Mitt Romney reminds us that there are no substantive differencs between administration policy on Iran and his own:
And if I am president, I will begin by imposing a new round of far tougher economic sanctions on Iran. I will do this together with the world if we can, unilaterally if we must. I will speak out forcefully on behalf of Iranian dissidents. I will back up American diplomacy with a very real and very credible military option. I will restore the regular presence of aircraft carrier groups in the Mediterranean and the Persian Gulf region simultaneously. I will increase military assistance to Israel and coordination with all of our allies in the region.
If you run through this list of proposals, there is nothing that the administration has not already done or proposed doing, except perhaps for the all-important difference of “speaking out forcefully.” Increased military assistance to Israel and Arab allies has been forthcoming. Unfortunately, there is an only too-credible military option behind current Iran policy, as we have all been discussing for the last week. The administation has hardly shied away from imposing unilateral sanctions on Iran.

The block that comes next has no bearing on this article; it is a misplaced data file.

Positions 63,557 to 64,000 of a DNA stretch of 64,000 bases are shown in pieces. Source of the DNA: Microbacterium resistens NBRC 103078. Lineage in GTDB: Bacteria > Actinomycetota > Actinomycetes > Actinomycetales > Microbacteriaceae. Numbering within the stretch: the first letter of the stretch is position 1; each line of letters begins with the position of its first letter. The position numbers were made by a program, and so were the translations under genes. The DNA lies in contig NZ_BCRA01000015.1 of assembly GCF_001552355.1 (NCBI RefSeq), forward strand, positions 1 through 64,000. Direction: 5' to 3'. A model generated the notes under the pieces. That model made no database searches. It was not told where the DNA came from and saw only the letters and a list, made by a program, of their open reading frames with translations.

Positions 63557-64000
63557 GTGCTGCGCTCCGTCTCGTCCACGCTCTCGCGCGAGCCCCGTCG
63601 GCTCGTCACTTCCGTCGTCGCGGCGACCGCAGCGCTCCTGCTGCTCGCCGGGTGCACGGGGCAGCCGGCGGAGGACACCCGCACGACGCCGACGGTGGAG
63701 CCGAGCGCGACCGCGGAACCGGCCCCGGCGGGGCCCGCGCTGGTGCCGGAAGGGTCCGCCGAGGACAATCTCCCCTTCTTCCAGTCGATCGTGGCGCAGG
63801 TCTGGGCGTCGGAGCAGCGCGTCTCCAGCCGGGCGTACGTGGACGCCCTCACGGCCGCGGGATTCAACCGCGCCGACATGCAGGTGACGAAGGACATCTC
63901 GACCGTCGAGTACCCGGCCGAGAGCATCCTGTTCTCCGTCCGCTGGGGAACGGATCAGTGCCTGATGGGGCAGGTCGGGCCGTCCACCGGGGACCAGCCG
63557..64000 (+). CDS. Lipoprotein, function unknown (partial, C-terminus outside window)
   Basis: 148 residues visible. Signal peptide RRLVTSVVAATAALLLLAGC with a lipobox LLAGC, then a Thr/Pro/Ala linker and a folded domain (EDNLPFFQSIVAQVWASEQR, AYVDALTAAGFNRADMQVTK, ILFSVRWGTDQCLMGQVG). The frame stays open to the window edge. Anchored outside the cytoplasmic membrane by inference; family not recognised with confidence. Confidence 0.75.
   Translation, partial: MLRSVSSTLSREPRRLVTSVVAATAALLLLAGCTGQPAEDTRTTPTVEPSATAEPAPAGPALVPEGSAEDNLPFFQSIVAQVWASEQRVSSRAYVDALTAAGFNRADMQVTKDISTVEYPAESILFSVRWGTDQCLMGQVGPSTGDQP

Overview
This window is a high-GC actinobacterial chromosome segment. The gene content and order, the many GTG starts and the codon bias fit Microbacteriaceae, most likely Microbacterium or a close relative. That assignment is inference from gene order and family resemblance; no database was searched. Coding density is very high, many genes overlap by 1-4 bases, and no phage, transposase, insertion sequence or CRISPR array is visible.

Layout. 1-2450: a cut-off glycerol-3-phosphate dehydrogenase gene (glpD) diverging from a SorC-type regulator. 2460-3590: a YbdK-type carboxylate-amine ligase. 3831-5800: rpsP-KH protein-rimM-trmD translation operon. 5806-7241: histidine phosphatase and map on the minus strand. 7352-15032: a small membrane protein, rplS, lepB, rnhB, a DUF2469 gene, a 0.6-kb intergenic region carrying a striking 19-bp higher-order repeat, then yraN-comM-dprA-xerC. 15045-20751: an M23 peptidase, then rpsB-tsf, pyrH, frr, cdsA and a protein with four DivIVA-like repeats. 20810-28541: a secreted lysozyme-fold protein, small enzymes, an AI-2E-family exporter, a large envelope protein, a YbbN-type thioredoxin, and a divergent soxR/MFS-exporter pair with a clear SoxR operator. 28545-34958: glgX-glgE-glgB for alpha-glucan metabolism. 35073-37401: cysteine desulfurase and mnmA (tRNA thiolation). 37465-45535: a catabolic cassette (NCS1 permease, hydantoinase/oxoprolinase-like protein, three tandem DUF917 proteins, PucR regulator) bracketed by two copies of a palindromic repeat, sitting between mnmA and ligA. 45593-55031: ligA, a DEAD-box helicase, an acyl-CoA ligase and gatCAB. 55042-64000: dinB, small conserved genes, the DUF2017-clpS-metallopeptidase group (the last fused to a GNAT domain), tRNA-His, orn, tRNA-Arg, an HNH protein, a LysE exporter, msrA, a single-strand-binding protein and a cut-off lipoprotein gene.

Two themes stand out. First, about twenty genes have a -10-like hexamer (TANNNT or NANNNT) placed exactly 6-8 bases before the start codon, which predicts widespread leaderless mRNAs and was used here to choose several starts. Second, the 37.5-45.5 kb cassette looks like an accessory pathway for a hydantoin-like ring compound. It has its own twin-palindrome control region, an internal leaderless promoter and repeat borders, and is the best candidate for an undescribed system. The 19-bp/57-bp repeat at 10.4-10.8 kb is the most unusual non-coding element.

Three-quarters of Romney’s op-ed is made up of recycled complaints that he and other hawks have been making for the last two and a half years, and the amazing thing is that all of these complaints are extremely weak and have been answered already. I won’t rehearse why scrapping the pointless missile defense plan for Poland and the Czech Republic didn’t matter, and the advantages to the U.S. of keeping track of the Russian nuclear arsenal with inspections are obvious. There is no point in going over yet again that the Green movement didn’t want foreign help. There was nothing practical that the U.S. could have done that it didn’t do to help them, but such is Romney’s famous “pragmatism” that he doesn’t care.